An Analytical and Fundamental Response to the CFTC Interim Staff Report: Trading in NYMEX WTI Crude Oil Futures Contracts Leading up to, on, and Around April 20, 2020

On Tuesday, November 23, 2020, the CFTC released a report titled “Interim Staff Report: Trading in NYMEX WTI Crude Oil Futures Contract Leading up to, on, and around April 20, 2020,” regarding the negative Crude Oil prices on the penultimate trading day of the May 2020 contract. As shown by the adjacent chart, prices had been falling since late February, gapping down on March 9, (blue bar) on news that OPEC+ would not be cutting production soon and concerns about the loss of crude oil demand due to the Covid-19 pandemic. Then the price collapsed on April 20 (red bar).

The Interim Staff Report discusses the factors affecting crude oil prices during this period: the COVID-19 pandemic, potential storage limits for crude oil, calendar price spreads, and open interest in the May contract. 

According to the report, “In summary, a variety of factors coincided leading up to, on, and around April 20, when WTI Contract prices fell from $17.73 per barrel at the beginning of the trading session to finally settle at -$37.63 per barrel. An oversupplied global oil market faced an unprecedented reduction in demand due to COVID-19 slowdowns and shutdowns, and the uncertainty over supply, demand, and storage capacity coincided with price volatility in the WTI Contract, observed at historic levels that day.

On Wednesday, November 24, 2020, Commissioner Dan M. Berkovitz issued a critique of the report saying, “Unfortunately, the Report does not provide the public with an adequate explanation of the extraordinary price collapse on April 20.”

The Supply/Demand Context Impacting Prices 

The next charts and a review of relevant quantitative data provide context for the period around the April 20 price collapse and respond to points made by the Interim Report and Commissioner Berkovitz’s critique.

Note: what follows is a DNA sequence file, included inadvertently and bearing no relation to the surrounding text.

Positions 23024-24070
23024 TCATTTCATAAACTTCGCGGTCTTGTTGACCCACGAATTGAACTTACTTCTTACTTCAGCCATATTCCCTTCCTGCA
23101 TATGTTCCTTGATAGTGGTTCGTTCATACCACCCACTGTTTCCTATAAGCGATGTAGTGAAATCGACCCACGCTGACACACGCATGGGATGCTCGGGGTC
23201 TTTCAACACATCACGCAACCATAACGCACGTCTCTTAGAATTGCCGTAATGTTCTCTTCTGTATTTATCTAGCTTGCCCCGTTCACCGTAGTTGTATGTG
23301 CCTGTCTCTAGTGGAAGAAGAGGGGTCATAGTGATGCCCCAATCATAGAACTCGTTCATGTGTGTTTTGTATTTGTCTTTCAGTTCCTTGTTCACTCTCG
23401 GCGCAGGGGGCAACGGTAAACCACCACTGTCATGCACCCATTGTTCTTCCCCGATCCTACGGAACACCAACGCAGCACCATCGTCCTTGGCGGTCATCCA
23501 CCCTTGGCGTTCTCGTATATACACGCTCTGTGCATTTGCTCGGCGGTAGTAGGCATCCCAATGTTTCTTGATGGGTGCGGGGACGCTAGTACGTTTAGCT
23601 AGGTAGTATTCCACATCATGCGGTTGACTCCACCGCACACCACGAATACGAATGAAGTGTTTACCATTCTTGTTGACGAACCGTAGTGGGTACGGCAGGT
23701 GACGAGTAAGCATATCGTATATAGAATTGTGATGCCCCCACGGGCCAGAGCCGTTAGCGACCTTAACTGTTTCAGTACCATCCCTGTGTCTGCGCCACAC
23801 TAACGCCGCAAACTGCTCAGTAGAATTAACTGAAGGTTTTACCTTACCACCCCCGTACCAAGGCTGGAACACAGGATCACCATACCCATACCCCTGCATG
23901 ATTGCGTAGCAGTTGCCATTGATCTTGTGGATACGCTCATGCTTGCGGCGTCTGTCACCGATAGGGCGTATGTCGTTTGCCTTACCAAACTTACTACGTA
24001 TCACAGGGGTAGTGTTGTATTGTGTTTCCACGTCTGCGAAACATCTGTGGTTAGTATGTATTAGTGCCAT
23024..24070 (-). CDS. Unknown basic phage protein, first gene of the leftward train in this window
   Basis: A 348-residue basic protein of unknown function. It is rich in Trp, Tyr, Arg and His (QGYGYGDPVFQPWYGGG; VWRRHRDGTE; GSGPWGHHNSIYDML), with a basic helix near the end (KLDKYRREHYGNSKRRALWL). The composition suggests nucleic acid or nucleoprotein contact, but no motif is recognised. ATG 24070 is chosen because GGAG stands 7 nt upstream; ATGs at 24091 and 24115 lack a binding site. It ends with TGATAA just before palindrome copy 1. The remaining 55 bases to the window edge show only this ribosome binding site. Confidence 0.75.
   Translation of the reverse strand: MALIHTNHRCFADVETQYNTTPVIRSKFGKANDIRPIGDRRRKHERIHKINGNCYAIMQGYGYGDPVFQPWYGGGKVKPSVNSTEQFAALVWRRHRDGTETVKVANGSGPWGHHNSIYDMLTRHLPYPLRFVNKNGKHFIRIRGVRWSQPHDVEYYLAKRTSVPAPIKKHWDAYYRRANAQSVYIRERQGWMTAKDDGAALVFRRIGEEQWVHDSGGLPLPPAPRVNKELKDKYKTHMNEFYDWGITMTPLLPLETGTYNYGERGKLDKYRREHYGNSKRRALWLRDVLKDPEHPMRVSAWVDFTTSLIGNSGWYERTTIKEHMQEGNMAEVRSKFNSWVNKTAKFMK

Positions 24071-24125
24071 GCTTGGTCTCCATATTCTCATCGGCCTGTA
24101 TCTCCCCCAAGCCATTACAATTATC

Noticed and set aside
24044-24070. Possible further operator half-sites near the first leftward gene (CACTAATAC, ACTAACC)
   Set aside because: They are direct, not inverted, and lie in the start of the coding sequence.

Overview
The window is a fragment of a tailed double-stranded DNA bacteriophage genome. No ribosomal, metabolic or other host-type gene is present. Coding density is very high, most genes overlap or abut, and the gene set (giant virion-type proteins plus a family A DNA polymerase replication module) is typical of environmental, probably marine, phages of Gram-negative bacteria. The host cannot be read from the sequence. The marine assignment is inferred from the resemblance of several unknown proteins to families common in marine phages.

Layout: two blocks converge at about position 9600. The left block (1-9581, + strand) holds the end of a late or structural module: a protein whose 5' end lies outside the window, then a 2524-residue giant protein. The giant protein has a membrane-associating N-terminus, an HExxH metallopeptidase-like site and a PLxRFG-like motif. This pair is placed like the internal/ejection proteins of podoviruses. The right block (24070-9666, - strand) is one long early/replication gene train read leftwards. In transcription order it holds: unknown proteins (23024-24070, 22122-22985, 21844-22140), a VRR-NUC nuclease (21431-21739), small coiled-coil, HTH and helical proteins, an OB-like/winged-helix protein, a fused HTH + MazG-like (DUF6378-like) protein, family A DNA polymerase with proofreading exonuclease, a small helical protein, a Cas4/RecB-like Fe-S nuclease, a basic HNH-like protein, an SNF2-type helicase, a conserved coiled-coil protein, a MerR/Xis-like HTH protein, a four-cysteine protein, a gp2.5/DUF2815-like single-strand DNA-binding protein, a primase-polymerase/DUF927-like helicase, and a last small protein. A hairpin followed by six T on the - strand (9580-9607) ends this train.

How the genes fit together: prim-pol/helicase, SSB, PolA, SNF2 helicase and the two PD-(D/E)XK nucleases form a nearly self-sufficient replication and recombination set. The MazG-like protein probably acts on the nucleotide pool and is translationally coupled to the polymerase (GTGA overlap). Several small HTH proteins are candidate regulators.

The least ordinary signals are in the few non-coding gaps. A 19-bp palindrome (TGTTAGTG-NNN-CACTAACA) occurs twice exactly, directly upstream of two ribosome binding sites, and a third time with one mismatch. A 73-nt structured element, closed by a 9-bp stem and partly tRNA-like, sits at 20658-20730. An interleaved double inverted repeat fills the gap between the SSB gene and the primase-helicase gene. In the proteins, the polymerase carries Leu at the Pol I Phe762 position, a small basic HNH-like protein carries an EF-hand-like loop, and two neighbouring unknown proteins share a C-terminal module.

For example, the above chart, using EIA data, shows the increasing amount of available crude oil in inventory.  Stocks are within the 5-year range, but the strong growth rate was counter-seasonal and concerning.

The report mentions the Cushing, OK stocks levels (the delivery point of the NYMEX WTI crude  contract) which are plotted with the chart below. Cushing can handle up to about 76 million barrels, but the rate of growth is a concern. 

The report also mentions that Cushing, OK stocks levels were about 76% to capacity.  Adjusting the previous chart to percent of full capacity shows Cushing was never more than about 85% to full capacity during the last five years.

It is more revealing to consider the US demand for crude oil as measured by refinery Crude Runs and Crude Oil Days Forward Supply.

With the first major Covid-19 lockdown in mid-March in the US, the demand for petroleum products dramatically decreased. Correspondingly, the amount of crude oil needed to refine into gasoline, diesel fuel, etc., collapsed. Total US Crude Runs went from 15.8 million barrels per day in mid-March to 12.5 million barrels per day in four weeks, a -21% decrease in Crude Runs.

However, it is more revealing to adjust the Total Crude Oil Stocks relative to Total Crude Runs by simply dividing crude oil stocks by crude runs, usually referred to as Days Forward Supply, or Days Forward Cover. Days Forward Supply was 28.2 days on March 13, and by April 17 it was 41.6 days, far beyond “normal” seasonal values; meaning crude oil stocks levels were far beyond what refiners needed for normal operation.  

When Days Forward Supply (black line) data are plotted as a time series with crude oil prices (blue line), we see a strong inverse relationship between the direction of days forward supply and the direction of price.  

From the Refiner’s Perspective

From the perspective of the crude oil refiner, the net supply/demand balance of crude oil is important to review. The supply of crude oil is the sum of the crude oil production, which has dramatically increased in the last several years due to “fracking,” and crude oil imports (blue line).  The demand for crude oil is the sum of crude runs, as discussed above, and crude exports, especially since 2015 when export restrictions were lifted (red line).  

The Net Balance is the simple difference between crude oil supply and demand as denoted by the green spikes.  Pointing downward, the green spikes denote demand greater than supply; pointing upward, the green spikes denote supply greater than demand.  The chart illustrates, going back to January, 2017, that most of the time the demand was greater than supply, but just a few weeks before the April 20 price collapse, supply was greater than demand.  Supply had become oversupply with about 1.6 million barrels per day of surplus crude oil.